Michigan Tech relies on small businesses and small businesses rely on Michigan Tech. Here’s how we’re working together to help weather a different kind of storm.
Small businesses in Michigan's Keweenaw Peninsula are accustomed to handling adversity — but it usually comes in the form of lake-effect snow. The COVID-19 pandemic presents both unprecedented challenges and opportunities to the locally owned establishments and enterprises that are a vital part of the community. At the Upper Peninsula regional Michigan Small Business Development Center (SBDC) office, located within the Michigan Technological University College of Business, demand has more than doubled.
“We are the boots on the ground,” said Daniel Yoder, regional senior business consultant.
With 11 regional offices and more than 20 satellite offices, the Michigan Small Business Development Center is a partnership funded by the US Small Business Administration (SBA) and the Michigan Economic Development Corporation (MEDC). Along with local partners, it provides consulting, training and research to assist small businesses to launch, grow, transition and innovate.
Interested? Request an appointment with your SBDC team.
Due to the economic impact of the coronavirus pandemic, the regional consultant team is working with more than 50 businesses each day. To help serve UP businesses, the SBDC hired Michigan Tech business students as interns, and looks to hire more.
Business Students Help and Learn
Anna Nault, a second-year management major in the College of Business (COB), is serving as the SBDC intake administrator for the entire UP. She’s the first point of contact for incoming clients and single-handedly triages, fields and tracks inquiries before assigning them to the appropriate consultant.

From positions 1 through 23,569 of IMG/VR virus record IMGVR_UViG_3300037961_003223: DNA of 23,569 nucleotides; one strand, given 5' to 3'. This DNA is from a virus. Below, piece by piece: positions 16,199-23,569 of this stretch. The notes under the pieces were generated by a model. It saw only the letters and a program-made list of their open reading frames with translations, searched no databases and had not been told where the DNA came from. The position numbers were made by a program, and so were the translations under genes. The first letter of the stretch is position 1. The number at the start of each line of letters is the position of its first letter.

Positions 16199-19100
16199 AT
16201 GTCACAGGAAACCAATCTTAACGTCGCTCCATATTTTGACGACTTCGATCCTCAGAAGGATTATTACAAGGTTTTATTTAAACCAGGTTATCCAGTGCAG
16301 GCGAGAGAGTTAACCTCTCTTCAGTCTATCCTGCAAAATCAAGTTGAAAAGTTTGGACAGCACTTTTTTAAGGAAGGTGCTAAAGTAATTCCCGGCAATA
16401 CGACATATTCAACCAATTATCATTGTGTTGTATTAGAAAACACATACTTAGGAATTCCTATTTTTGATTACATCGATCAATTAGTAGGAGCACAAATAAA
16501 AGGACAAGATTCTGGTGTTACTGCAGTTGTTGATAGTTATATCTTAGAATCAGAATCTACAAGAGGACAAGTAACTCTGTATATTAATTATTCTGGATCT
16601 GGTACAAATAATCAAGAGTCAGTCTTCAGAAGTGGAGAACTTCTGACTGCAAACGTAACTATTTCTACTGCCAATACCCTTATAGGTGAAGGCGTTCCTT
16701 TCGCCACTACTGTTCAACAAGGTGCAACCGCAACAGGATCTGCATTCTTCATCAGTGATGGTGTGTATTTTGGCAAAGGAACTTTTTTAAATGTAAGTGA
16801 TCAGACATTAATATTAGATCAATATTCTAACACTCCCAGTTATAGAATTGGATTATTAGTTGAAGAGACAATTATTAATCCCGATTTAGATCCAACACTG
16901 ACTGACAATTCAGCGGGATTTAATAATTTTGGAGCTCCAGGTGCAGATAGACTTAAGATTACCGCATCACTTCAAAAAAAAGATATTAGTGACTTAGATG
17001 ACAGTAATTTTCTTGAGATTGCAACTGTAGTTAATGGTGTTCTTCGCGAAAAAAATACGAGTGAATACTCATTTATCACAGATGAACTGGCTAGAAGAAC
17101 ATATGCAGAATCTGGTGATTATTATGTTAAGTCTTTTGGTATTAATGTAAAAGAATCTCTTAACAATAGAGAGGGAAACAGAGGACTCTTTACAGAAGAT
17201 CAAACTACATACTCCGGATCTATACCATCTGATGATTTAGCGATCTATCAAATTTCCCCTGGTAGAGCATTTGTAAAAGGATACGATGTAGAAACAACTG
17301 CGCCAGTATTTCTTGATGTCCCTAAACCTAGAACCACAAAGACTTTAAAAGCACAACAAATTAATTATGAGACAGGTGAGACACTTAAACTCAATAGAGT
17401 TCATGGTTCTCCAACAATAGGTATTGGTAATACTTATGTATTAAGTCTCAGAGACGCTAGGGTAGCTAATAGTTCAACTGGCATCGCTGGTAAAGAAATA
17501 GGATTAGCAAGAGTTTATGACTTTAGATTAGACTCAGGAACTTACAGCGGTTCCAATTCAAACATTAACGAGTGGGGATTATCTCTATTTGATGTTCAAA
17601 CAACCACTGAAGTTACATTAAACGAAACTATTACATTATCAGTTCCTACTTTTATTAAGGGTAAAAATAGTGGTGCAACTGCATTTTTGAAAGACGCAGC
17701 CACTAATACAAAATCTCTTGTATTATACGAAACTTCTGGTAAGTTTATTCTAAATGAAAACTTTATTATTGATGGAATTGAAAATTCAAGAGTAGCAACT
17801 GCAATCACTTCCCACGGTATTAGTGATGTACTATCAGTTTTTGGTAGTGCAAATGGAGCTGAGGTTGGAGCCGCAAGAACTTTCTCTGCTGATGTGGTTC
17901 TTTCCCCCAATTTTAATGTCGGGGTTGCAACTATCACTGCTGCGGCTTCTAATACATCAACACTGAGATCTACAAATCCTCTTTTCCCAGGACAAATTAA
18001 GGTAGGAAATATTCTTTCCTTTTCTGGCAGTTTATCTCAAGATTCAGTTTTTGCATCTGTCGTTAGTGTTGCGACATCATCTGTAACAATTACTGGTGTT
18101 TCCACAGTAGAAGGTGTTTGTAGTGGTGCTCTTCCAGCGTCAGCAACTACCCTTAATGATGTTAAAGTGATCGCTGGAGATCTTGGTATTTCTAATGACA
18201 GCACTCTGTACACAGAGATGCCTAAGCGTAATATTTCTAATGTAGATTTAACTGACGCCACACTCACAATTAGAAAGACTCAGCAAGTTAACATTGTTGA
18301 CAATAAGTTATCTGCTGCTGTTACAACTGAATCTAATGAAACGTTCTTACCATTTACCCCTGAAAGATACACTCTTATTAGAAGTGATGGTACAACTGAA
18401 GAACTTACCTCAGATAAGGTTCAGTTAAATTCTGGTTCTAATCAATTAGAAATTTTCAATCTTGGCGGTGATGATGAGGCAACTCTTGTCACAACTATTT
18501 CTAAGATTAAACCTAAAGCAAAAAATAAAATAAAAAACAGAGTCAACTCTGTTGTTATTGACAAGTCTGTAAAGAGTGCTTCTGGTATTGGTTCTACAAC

“We entrust Anna to use her judgment to route inquiries appropriately and to maintain confidentiality — that’s a huge aspect of her responsibilities. In addition, she developed a tracking system, so we can be sure no one falls through the cracks during the process,” Yoder said.
While Anna’s assisting entrepreneurs, she’s also receiving help. “I’m learning about what it takes to be a part of a team of professionals and familiarizing myself with business in the real world,” she said. “I know this experience will benefit any career I choose, or help me out one day if I start my own business.”
Another MTU business student, second-year marketing major Ryan Stafford, is also learning valuable skills while working as SBDC’s social media coordinator, curating timely content while monitoring the Upper Peninsula’s regional Facebook page @MISBDCUpperPeninsula. During the current crisis, social media has become an even more critical component for businesses to relay information to customers and clients.
“We observed that one business posted about the stay-at-home closure in a more negative way, while a competing business conveyed it more positively, stating, ‘We look forward to serving customers in a new way,’” Yoder said.
A Place Small Businesses Can Go for Help
There is a lot of information circulating about grants and loans, but it’s difficult for people to know where to turn and what is legitimate.
“Not all programs apply to every business. After a one-on-one session with an SBDC consultant, small business owners have a clearer understanding where to focus their efforts,” said Yoder. A typical remote session can involve screen sharing to walk a small-business owner through an application process step-by-step. “Although we cannot do it for people, we teach them how,” Yoder added.
In addition to one-on-one consulting sessions, the SBDC offers free webinars and online training. The recent “UP COVID-19” webinar drew nearly 50 attendees, and new webinars and classes are produced almost daily.
Yoder encouraged small businesses at any stage to connect to SBDC resources.
“There are still people wanting to launch new businesses. There are people using this time to plan,” Yoder said. “The entire economy came to a screeching halt in a matter of days. There’s a lot of uncertainty. We don’t have all of the answers — no one does. But one thing is for sure: flexibility and optimism will go far.”
Michigan Technological University is a public research university, home to more than 7,000 students from 54 countries. Founded in 1885, the University offers more than 120 undergraduate and graduate degree programs in science and technology, engineering, forestry, business and economics, health professions, humanities, mathematics, and social sciences. Our campus in Michigan’s Upper Peninsula overlooks the Keweenaw Waterway and is just a few miles from Lake Superior.